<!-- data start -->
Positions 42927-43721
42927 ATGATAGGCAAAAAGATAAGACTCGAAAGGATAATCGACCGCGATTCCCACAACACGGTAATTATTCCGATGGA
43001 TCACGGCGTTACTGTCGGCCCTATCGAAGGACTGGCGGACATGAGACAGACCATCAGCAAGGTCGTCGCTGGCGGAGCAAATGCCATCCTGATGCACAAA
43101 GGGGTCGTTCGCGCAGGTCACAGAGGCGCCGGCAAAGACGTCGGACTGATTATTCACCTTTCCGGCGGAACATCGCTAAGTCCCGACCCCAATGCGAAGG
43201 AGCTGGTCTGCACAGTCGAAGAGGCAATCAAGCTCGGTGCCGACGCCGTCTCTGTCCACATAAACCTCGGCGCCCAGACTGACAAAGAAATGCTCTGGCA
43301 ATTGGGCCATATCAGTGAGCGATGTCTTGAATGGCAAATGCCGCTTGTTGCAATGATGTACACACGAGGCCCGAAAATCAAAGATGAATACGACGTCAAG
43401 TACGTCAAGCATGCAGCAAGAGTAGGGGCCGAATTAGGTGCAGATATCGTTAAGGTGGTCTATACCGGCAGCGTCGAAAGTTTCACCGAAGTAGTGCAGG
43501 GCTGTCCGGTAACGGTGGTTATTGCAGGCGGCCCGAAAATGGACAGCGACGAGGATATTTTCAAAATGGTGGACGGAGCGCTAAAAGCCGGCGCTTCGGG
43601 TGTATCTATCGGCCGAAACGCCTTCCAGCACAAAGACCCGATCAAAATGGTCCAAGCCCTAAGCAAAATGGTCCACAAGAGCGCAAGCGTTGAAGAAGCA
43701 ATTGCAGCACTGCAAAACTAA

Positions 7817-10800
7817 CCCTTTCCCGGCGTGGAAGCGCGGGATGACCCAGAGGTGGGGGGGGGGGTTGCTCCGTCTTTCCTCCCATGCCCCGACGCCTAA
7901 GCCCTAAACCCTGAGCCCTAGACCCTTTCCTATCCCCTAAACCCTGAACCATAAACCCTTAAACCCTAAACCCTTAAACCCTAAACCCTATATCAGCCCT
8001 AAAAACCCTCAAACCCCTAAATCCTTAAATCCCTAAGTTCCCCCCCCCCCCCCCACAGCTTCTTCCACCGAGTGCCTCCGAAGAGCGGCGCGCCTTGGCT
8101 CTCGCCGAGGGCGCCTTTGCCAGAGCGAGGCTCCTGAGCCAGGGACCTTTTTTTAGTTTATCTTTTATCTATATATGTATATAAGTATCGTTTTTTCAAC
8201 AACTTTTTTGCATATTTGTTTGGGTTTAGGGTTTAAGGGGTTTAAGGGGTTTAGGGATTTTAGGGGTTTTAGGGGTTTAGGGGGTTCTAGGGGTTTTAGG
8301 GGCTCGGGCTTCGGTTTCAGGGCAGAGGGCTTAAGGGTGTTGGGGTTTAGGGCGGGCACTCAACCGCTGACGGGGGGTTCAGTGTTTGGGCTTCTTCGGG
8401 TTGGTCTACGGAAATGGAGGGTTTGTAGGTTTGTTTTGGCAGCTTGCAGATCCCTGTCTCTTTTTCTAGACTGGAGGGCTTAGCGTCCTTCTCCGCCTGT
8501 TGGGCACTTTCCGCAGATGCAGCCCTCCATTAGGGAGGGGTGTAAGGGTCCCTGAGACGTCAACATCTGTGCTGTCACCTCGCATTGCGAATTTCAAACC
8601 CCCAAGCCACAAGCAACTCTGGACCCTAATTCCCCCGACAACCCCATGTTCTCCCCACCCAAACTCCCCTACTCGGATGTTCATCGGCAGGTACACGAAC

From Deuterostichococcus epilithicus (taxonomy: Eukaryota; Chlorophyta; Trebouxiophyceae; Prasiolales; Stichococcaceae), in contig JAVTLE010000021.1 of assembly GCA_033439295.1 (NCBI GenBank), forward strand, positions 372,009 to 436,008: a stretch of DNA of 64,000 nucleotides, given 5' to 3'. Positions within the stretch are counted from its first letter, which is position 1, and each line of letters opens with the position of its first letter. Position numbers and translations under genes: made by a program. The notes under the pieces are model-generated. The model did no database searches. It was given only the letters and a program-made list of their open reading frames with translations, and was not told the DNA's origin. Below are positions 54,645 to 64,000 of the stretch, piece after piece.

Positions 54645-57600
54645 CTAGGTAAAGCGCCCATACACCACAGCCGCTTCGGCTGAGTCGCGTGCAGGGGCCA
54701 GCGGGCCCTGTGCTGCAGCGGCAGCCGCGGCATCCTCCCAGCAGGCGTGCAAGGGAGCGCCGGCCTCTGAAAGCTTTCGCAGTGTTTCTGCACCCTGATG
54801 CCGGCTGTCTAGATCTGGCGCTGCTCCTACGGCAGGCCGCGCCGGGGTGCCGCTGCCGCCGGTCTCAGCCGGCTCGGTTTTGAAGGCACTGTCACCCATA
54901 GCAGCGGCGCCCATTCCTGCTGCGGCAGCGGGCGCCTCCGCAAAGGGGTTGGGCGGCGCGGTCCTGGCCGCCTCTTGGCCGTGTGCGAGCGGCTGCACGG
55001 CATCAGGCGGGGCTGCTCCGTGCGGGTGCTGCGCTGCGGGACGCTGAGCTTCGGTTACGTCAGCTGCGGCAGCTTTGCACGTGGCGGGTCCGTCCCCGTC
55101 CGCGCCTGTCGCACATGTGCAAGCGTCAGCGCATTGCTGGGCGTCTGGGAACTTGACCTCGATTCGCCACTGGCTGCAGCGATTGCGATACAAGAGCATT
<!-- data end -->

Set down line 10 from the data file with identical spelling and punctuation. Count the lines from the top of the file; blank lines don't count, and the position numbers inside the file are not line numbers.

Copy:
43701 ATTGCAGCACTGCAAAACTAA